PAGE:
Several of the contributors to this series of ‘Autobiographical Studies’ have begun by expressing their misgivings at the unusual difficulties of the task they have undertaken. The difficulties in my case are, I think, even greater; for I have already more than once published papers upon the same lines as the present one, papers which, from the nature of the subject, have dealt more with personal considerations than is usual or than would otherwise have been necessary.
I gave my first account of the development and subject-matter of psycho-analysis in five lectures which I delivered in 1909 before Clark University at Worcester, Mass., where I had been invited to attend the celebration of the twentieth anniversary of the foundation of that body. Only recently I gave way to the temptation of making a contribution of a similar kind to an American collective publication dealing with the opening years of the twentieth century, since its editors had shown their recognition of the importance of psychoanalysis by allotting a special chapter to it.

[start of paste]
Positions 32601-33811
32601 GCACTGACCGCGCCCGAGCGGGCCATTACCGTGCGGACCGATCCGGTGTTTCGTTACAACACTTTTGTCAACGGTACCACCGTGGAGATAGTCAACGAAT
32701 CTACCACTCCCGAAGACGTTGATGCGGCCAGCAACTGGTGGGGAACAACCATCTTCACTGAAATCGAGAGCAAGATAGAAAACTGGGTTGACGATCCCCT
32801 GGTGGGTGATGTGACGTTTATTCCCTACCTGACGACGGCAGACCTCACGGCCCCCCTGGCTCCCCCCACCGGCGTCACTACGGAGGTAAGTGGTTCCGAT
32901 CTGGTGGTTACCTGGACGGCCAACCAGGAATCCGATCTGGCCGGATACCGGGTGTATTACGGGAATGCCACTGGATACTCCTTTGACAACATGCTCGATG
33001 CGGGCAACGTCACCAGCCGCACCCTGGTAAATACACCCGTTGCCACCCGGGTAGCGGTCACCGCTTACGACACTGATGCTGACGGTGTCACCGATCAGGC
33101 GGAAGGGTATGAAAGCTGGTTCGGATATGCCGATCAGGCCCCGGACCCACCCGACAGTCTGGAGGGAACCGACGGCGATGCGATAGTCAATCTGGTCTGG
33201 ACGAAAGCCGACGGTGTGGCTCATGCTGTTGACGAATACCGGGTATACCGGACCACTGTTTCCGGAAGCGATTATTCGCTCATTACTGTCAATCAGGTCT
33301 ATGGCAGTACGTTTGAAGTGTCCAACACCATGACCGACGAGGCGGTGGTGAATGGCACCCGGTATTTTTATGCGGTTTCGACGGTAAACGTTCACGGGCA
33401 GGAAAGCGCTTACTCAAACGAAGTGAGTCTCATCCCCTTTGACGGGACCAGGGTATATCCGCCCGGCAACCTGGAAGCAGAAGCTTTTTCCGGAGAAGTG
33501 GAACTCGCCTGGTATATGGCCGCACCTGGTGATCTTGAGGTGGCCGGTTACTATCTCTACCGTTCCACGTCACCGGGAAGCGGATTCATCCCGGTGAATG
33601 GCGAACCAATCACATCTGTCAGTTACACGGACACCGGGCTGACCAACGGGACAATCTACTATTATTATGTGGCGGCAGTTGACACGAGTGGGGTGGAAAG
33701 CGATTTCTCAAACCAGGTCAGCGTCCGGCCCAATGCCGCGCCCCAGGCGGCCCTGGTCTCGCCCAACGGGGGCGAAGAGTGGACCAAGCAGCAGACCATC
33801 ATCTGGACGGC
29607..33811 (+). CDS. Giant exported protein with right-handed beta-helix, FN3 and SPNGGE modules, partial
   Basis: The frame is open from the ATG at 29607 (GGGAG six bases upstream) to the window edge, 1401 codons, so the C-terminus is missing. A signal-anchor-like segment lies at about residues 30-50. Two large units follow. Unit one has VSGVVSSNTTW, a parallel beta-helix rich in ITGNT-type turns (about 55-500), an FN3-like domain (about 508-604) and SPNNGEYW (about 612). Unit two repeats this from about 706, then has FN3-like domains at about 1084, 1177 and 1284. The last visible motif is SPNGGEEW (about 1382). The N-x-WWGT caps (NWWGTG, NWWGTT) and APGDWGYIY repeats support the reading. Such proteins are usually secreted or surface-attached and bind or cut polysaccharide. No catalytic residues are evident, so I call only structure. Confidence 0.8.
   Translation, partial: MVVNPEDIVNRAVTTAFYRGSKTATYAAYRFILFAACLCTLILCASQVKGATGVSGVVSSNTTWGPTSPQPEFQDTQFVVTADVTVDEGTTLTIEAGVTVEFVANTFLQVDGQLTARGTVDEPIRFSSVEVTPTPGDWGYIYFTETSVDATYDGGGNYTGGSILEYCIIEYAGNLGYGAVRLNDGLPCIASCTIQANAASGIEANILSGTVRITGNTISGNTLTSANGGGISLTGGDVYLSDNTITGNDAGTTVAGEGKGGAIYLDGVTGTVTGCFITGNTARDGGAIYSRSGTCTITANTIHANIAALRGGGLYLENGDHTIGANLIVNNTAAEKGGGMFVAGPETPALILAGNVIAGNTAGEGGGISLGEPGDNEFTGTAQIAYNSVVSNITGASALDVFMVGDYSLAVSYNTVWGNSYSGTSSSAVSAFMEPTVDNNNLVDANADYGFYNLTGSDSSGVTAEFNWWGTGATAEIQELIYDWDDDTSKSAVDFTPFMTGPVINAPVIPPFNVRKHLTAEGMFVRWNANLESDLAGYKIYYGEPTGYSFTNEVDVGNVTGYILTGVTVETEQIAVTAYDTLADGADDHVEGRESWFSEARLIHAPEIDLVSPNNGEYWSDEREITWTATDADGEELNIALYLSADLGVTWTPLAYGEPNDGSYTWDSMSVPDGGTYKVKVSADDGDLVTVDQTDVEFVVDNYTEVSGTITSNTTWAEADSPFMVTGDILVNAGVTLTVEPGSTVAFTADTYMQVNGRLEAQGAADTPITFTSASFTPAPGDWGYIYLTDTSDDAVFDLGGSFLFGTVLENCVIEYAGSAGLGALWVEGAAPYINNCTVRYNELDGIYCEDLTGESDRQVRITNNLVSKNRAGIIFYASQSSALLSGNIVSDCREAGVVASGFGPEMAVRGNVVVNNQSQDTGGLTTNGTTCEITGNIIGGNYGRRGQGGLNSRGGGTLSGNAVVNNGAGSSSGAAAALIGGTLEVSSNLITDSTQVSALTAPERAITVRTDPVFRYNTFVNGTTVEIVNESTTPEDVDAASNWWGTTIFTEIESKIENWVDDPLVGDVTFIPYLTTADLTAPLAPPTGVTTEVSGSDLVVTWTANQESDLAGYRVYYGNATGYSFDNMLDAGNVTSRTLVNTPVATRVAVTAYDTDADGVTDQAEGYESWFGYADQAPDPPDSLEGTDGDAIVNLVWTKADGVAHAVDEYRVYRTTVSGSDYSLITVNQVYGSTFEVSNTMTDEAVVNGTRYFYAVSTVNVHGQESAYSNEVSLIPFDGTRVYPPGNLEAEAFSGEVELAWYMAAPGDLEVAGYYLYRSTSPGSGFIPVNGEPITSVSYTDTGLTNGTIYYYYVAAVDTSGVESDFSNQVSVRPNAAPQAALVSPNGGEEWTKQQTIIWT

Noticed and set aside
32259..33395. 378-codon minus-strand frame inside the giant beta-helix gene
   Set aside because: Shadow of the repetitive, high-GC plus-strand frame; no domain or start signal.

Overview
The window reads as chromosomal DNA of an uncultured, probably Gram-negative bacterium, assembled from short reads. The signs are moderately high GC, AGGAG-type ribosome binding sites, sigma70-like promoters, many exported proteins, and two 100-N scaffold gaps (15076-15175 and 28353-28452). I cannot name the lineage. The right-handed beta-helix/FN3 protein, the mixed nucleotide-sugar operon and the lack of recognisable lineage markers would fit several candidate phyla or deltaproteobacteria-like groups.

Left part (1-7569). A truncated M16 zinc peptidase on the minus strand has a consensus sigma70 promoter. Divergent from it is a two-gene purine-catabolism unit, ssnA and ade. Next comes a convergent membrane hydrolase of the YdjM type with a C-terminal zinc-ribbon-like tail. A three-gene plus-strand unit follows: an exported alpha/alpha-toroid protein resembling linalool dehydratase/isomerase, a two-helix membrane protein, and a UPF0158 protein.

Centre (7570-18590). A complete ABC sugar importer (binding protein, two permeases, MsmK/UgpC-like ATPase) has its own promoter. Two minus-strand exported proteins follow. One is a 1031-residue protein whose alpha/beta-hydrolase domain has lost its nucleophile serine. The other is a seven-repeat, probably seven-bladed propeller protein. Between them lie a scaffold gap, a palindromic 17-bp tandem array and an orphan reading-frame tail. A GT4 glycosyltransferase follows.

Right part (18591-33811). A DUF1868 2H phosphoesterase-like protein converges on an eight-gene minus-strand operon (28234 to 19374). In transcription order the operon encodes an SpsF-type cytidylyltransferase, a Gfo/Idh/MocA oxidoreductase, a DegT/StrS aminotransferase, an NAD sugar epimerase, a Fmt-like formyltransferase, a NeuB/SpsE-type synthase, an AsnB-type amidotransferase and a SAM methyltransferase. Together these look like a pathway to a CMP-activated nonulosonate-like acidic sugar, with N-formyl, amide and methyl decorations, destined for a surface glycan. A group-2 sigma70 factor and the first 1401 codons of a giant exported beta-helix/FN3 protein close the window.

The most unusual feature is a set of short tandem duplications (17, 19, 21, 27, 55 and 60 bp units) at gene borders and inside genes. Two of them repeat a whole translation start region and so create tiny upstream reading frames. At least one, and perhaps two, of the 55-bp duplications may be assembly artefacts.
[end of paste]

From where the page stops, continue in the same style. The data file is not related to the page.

Between these two dates appeared a paper, ‘On the History of the Psycho-Analytic Movement’, which, in fact, contains the essence of all that I can say on the present occasion. Since I must not contradict myself and since I have no wish to repeat myself exactly, I must endeavour to construct a narrative in which subjective and objective attitudes, biographical and historical interests, are combined in a new proportion.
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